I would like to learn how to write a software product definition. Therefore I am looking for online materials or books which would help me to learn more about this topic. I would like to learn, for starters:

  • what must be included in such a document
  • what must not to be included in such a document
  • how to make a product definition to sell internally the product
  • finding balance between use case descriptions (the why), and feature descriptions (the how).

I am aware that it is not something that can learn in 15 minutes but I think such a discussion could help me to have a good start.

  • 3
    Please post a link to some examples of what you think of as a "product definition". We don't know what you mean by it. So please include one or two examples. – S.Lott Jun 29 '11 at 21:18

I've heard of this document as being called a Vision and Scope document. You can find a template at the Process Impact "Goodies" page. This information might also be captured in a Project Proposal document, and you can find a template for such a document at the Tigris ReadySet templates. These templates are just guidance, but you might be able to learn more about the information you need to gather to produce a full document by reading through them and making appropriate changes based on your project.

The requirements engineering course that I took also discussed vision and scope documents. The textbook we used is the Karl Wiegers book "Software Requirements". It contains a sample vision and scope as well as discussion on various topics relating to determining project scope and feasibility. Of course, when discussing project management topics, I would be remiss if I didn't mention Steve McConnell's "Rapid Development", which also discusses scope, features, scheduling, and budgeting (along with other PM topics). These should be a good book overview of project and requirements issues.

| improve this answer | |

There are different documents that define a project:

  • Product Vision: this document is used to communicate what the product should do and what it shouldn't do. It typically has sections that compares the product with competitors and show its advantages. It also lists stakeholders involved in production and implementation and their roles. A very important section also lists types of users (roles) and how the system will add value to them and make their work better.
  • Requirements documents: They shall contain both functional and non-functional requirements. Sometimes they are separated in Use Cases for functional requirements and Supplementary Specifications for non-functional requirements. Some organizations combine all in one SRS (Software Requirements Specifications) document and others put Use Cases in the SRS and use separate document for the Supplementary Specifications.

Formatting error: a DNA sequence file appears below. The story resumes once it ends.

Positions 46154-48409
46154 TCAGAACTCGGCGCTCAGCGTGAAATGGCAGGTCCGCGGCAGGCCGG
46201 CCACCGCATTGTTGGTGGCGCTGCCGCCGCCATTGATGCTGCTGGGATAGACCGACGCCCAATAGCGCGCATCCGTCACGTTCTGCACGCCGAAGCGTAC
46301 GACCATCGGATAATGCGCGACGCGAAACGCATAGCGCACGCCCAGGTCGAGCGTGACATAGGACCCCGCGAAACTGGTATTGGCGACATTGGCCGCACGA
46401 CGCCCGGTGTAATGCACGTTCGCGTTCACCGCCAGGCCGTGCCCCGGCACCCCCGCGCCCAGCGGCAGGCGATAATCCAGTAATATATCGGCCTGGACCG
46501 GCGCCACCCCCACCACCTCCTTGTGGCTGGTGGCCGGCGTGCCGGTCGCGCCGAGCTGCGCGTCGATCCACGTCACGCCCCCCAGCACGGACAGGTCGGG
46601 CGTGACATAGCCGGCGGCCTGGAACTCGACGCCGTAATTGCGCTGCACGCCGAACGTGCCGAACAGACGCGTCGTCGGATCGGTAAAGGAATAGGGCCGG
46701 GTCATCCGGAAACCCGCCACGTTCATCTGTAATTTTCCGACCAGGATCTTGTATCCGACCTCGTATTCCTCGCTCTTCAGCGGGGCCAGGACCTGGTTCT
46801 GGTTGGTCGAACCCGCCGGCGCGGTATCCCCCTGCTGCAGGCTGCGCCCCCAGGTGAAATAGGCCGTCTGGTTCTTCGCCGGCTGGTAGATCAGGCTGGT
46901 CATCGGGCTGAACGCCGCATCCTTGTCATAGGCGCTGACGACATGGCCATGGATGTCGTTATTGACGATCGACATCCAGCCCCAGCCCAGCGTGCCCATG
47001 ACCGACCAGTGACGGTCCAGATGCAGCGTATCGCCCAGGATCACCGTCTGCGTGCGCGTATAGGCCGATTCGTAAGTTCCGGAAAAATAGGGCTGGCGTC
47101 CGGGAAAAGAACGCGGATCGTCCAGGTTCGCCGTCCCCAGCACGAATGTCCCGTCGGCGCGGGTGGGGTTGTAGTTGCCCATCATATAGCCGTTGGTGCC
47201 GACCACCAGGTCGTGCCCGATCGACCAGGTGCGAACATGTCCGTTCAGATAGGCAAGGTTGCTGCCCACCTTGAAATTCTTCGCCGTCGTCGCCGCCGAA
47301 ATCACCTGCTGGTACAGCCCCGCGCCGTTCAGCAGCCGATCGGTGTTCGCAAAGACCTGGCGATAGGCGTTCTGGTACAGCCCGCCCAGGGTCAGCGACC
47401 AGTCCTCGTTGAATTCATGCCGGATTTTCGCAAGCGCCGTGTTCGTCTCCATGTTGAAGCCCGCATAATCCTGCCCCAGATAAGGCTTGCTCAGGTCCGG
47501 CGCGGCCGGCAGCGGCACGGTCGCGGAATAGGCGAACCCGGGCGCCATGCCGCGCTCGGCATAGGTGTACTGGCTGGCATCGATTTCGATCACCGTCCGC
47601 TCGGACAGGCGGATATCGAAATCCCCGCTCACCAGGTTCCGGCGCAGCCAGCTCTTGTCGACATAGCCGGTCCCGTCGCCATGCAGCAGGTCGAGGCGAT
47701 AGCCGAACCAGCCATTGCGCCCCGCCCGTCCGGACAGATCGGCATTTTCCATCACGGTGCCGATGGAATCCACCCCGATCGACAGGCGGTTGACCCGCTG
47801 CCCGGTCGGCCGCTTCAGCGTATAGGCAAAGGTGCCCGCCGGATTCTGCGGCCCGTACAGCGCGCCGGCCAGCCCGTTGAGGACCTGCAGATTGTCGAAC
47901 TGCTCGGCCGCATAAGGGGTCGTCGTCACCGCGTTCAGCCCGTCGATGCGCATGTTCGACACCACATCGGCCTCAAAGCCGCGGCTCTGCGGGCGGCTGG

Product Vision is usually prepared in early stage of the project where only high level specs are defined and it's intended mainly to get agreement with the customer. A Project Charter document is prepared in the same phase as well as part of project management documents. It contains even higher level description of product functions and it's intended to define the scope of the project. Some organizations use it as internal document for agreement on scope between PM and senior management. However, some organizations use project charter instead of project vision and use it for customer agreement as well.

When project kicks off, especially large ones, two documents are prepared by Business Analysts (domain expert): the As Is document and To Be document. The As Is describes the current environment and work flow in business domain (somethings are manually done for example using papers). The To Be describes the what the customer wants things to be (how the software will be used instead of paper work).

After the As Is and To Be are prepared, the System Analyst starts making Use Cases and Supplementary Specifications.

This is the largest scale I have seen in organizations I worked for. You can combine or remove documents as you like/need to suite your project. Smaller projects do not need so much documents and they do not involve many roles. Large projects need such separation because different documents speak to different people. Specially if you want to communicate with high managerial positions you should not give them documents with content they are not interested to read.

| improve this answer | |

Your Answer

By clicking “Post Your Answer”, you agree to our terms of service, privacy policy and cookie policy

Not the answer you're looking for? Browse other questions tagged or ask your own question.